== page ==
Characters: Tosh, Tommy Brockless, Owen.
Spoilers: To The Last Man.
Summary: Tommy Brockless saved the world. He was a hero, even if only a handful of people would ever know.
Word Count: 1079
Written For: Prompt 004 – Victory at fandomweekly.
Disclaimer: I don’t own Torchwood, or the characters. They belong to the BBC.
I lean on the railing near the Norwegian church, staring out across the choppy waters of Cardiff Bay, slate grey beneath the clouds. The wind keeps blowing my hair into my eyes, but it seems like too much of an effort to do anything about it. Let it do whatever it chooses. What does it matter? I’m too tired and my heart aches too much for me to care about anything as insignificant as the weather.
I’m not sure what it is that’s drawn me back here, or on second thoughts, maybe I am; this was one of the places we visited when I brought Tommy out of the Hub to see the sights and breathe the fresh air, was it only yesterday? So much has happened since then it feels like forever ago.
It was raining then too, but that’s Cardiff for you. Back then, the rain couldn’t dampen our mood; Tommy was so eager to see and experience everything about the world of today, a world so utterly different from the time he’d grown up in, but now the weather reflects the way I feel. There’s a weight on my heart, sadness, yes, but guilt too. Tommy was sweet, and kind, and so brave, but I betrayed him. Maybe I didn’t have any choice, maybe there was no way I could have changed the past even if I’d tried, but that doesn’t make me feel any better about what I did. It’s something I’ll just have to learn to live with, but that’s going to take time. Right now it just… hurts.
I know what Jack would tell me, that I did the right thing, that I did good, that we succeeded and saved the day, all the days between then and now, all of the past and the future. We kept two time periods from trying to manifest simultaneously, kept time linear, the way it should be, everything happening in the order it’s meant to, and that is a good thing. I don’t need Jack to tell me that, but… What did our victory cost? For us, nothing really, but for Tommy?
I should have been able to find another way, a way that didn’t involve sending him back to 1918, some way for him to use the Rift key at this end of the fracture instead of at his end. There simply wasn’t enough time, which is ironic. Decades between then and now, and all we had was a few short hours. Not long enough to work out a solution to a complex problem bridging two distinct periods of time, just long enough to give Tommy a bit of happiness, something good to remember, even though he wouldn’t, not once he was back in his own time.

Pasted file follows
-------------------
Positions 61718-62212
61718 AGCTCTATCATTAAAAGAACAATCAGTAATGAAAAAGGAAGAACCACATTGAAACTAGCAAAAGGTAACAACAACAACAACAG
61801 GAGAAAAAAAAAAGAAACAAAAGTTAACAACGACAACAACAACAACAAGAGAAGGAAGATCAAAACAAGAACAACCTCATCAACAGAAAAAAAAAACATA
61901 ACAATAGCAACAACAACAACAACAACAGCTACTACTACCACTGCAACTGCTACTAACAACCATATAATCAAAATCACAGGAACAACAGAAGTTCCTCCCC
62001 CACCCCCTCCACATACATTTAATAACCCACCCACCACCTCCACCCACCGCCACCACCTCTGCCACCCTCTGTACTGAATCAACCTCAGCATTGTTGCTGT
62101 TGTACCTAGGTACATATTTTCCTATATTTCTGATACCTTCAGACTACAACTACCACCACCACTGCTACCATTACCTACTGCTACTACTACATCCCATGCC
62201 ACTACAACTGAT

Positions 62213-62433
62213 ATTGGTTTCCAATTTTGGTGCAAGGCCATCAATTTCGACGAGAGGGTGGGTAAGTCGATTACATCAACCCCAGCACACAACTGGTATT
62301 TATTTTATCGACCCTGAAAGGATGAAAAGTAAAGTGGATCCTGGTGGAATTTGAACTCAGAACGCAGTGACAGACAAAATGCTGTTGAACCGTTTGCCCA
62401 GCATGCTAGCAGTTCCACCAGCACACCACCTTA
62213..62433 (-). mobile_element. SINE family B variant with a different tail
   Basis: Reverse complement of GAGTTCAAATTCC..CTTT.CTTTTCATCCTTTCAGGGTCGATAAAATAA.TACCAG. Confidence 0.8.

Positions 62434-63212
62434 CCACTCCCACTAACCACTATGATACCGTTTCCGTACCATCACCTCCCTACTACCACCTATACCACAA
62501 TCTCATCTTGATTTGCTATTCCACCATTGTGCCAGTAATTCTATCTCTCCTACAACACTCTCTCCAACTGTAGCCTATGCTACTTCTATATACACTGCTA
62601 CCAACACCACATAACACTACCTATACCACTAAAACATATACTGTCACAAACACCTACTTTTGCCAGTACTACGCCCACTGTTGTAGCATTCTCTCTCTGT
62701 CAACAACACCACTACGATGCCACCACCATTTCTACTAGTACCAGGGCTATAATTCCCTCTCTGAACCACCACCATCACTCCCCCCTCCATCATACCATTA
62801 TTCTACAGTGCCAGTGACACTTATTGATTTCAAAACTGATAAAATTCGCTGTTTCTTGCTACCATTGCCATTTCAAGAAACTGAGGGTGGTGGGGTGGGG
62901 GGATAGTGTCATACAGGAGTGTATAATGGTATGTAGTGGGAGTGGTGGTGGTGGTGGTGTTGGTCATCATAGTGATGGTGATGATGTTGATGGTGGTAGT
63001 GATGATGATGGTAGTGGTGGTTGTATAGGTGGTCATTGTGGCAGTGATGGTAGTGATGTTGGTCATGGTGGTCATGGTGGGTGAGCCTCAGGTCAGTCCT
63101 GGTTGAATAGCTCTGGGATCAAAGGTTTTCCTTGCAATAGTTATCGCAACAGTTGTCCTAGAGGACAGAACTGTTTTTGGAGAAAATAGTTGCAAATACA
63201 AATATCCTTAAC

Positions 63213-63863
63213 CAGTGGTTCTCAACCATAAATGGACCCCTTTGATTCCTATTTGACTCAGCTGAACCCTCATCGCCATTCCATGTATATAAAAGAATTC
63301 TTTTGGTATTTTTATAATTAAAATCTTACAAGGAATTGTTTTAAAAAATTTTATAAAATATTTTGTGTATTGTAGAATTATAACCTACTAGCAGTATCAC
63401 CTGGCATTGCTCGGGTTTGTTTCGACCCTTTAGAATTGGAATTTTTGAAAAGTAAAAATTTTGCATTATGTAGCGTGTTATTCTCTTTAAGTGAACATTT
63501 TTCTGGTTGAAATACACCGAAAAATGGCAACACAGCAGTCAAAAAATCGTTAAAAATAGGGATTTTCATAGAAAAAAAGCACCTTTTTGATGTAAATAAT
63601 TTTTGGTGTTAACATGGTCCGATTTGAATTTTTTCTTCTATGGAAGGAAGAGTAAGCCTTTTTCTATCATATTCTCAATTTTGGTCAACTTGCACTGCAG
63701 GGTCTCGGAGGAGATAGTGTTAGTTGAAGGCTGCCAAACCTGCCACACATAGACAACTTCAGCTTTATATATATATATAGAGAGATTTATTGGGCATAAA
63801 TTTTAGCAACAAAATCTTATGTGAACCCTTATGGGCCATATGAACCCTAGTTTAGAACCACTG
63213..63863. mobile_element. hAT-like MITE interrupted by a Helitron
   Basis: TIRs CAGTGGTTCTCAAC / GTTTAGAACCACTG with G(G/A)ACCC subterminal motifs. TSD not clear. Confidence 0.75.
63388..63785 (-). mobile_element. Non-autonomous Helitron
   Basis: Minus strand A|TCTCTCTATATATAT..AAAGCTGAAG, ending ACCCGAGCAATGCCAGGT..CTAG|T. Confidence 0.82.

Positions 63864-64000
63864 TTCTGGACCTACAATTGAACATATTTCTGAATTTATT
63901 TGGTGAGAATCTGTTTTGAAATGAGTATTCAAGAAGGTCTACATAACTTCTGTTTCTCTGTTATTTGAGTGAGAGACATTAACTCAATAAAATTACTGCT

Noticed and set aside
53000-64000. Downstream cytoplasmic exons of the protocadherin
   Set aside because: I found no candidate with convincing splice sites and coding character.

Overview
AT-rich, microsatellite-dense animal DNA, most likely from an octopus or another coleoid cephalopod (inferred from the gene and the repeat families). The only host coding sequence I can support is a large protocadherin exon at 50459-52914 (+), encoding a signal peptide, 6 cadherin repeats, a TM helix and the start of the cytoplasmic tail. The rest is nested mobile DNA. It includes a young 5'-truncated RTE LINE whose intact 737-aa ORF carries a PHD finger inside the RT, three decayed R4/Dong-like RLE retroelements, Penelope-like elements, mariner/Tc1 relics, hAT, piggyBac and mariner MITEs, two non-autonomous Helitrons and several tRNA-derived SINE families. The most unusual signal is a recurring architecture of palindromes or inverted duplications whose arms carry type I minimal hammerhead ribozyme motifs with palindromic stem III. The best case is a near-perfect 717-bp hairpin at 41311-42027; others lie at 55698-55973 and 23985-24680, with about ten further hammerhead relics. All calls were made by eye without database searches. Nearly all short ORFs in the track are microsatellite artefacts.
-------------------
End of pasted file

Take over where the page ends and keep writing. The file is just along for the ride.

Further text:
Just long enough for me to start falling for him despite Owen’s warnings. Am I so desperate to have love in my life that I’ll fall for anyone, even a frozen soldier I only got to spend one day a year with? But Tommy was handsome, and gallant, a real gentleman, and he liked me. He was so young though; too young, despite being born in 1894. Only twenty-four and burdened with such a terrible responsibility. Is it possible to love someone you’ve only know for four days, spread out over four years? Or is it just that I felt bad for him, knowing he’d soon be sent back to the life he knew before, shell-shocked and hospitalised?
He trusted me, and I repaid him by sending him back to his death, to be executed for cowardice like so many other shell-shocked soldiers. How is that right?
It’s easy to say he would have faced the firing squad anyway, even if he hadn’t been ripped out of his life and frozen just so he could be returned to the past and stitch the tear in time back together again. Easy to justify what we did as the only possible course of action, because if time had torn apart, nobody would have had much of a life. But Tommy wasn’t just a thing to be used and discarded; he was a living, feeling, wonderful person, and he deserved better. He deserved a life, and a future, maybe a wife and children. If we hadn’t sent him back, maybe he could have had all that here, in the future.
Is his death my fault for sending him back to 1918, or should the blame lie with the Torchwood team back then? If they took him from the hospital and froze him once, couldn’t they have done it again to save his life? Or they could have recruited him after he did what they needed him to do. They could have done something, prevented him from being sent to the frontlines again, but they didn’t, and it’s not fair! He wasn’t a coward; he was a hero, and he should have been treated like one!
I can feel raindrops running down my face, or are they tears? When did I start crying, standing here staring out to sea?
I’m so sorry, Tommy. I’m sorry I couldn’t save you, I’m sorry I had to lie to you, but I’m not sorry I knew you; I could never be sorry about that. I wouldn’t trade the four days we had for anything, and I’ll never forget you. I promise.
I don’t know when Owen joined me, leaning on the railings by my side, but he’s here now and… I guess I’m glad. Maybe I’m not the only one who’ll remember Tommy and everything he did for us.
“He trusted me right to the end,” I tell Owen, because I feel like I should say something.
“Because you were strong. All of this is still here because of you.”
Owen’s wrong about that, I can’t take the credit; I really didn’t do anything. “Because of Tommy. Let's hope we're worth it.”
Tommy’s sacrifice can’t be for nothing. All the people alive today wouldn’t be here without him. He was my brave, handsome hero, he saved the world, and nobody outside of Torchwood will ever know.
Goodbye, Tommy Brockless, you won a great victory and I’m so proud of you; it was an honour and a privilege to know you.
As I walk away through the rain I have no idea where I’m going; maybe I’ll just walk for a while, but I think maybe I’m going to be okay. Not right now, but eventually.